By BOB OLIVER
DEARBORN — One week after the Michigan Department of Education released its annual Top-to-Bottom list, which labeled Edsel Ford High School as a Priority School, the Dearborn Public Schools Board of Education met to have its say on the matter.
The meeting took place Aug. 26, nearly one week after the state released its list that placed EFHS in the bottom 5 percent in the state due to its Z Score, a rating derived from the school’s Michigan Merit Exam results and recent improvement, the achievement gap between the top and bottom students and the graduation rate, and recent improvement.
“The community has been roiled by this announcement,” Board Trustee Mary Lane said. “It’s shocking. This will have a detrimental effect at Edsel Ford.”
Lane added that her children graduated from EFHS.
Board Vice President Hussein Berry said that he was “very, very frustrated” with the rating, but that he was not shocked by it.
“We know what the numbers are and their trend,” Berry said.
The statewide percentile rank of EFHS, compiled by the MDE using the Z Scores, was 67.7 in 2009, 79.1 in 2010, 23 in 2011, 9 in 2012 and 0 in 2013.
“This is not just an Edsel Ford problem,” Berry said. “If we just concentrate on Edsel Ford, we will have other buildings that we have to deal with next year.”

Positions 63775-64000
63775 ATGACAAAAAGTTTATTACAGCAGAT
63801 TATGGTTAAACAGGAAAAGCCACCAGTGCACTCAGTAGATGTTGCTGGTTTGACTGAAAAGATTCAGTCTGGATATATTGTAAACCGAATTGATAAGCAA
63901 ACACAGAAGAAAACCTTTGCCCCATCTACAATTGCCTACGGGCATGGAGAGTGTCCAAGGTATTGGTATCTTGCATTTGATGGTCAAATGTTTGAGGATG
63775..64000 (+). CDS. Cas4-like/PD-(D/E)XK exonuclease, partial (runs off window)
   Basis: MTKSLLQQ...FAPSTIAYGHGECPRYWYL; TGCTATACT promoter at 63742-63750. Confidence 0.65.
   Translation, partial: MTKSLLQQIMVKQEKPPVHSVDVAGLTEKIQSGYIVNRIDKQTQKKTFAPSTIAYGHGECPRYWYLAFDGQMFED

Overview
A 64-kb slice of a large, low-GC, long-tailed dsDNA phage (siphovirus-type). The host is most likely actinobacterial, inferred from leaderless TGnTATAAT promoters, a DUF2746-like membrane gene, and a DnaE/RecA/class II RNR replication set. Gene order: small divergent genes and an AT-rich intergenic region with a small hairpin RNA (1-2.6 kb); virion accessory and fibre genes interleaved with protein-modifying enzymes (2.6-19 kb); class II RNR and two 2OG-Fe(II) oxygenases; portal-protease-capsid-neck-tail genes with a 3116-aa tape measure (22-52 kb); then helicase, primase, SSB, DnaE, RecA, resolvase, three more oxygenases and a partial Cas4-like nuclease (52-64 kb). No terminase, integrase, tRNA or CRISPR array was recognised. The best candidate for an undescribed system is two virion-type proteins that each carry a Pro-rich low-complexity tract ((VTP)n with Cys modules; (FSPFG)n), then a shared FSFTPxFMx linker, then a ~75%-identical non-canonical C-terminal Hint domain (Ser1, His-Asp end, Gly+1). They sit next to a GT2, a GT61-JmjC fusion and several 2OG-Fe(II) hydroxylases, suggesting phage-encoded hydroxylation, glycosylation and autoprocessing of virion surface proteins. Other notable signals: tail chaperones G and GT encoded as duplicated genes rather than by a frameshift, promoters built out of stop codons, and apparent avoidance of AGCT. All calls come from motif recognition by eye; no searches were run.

He added that the district has to do whatever it can to ensure a good learning environment for students.
“We are responsible for these students,” Berry said. “We can’t fail any of them.”
Board President Pam Adams said the district has to work to improve the scores at all schools and that there was “no sense in pointing fingers or blaming individuals.”
“We have a problem and we will fix it,” Adams said. “”I think that Edsel Ford, when they come out of this, will be a stronger school.”
DPS Director of Compensatory Education and School Improvement Kathleen McBroom told the board that EFHS became a priority school because of its Z Scores in reading and science.
Z Scores range from minus-3 to 3, with positive scores being good. Edsel Ford’s scores for reading and science were -2.2283 and -2.2791, respectively.
“The Z scores that are used for the Top-to-Bottom list indicate how much better or how much worse a school did compared to the average scores across the state,” McBroom said. “They are used to measure how far away from the norm a school’s performance is.”
She added that EFHS will be identified as a Priority School cohort until June 2017 and that it is imperative for the school to bring its ranking back up because if it does not, the school could become part of the Education Achievement Authority of Michigan.
The EAA is a new statewide school system that can assume operations of Priority Schools if they do not improve their Top-to-Bottom ranking and student performance.
McBroom said EFHS has the support of the community and the school district.
“We’ve always said in this district that every child can learn,” McBroom said. “Right now every child must learn. We can do this, we will do this and Edsel Ford is not alone in this. We will rise to this challenge and move forward.”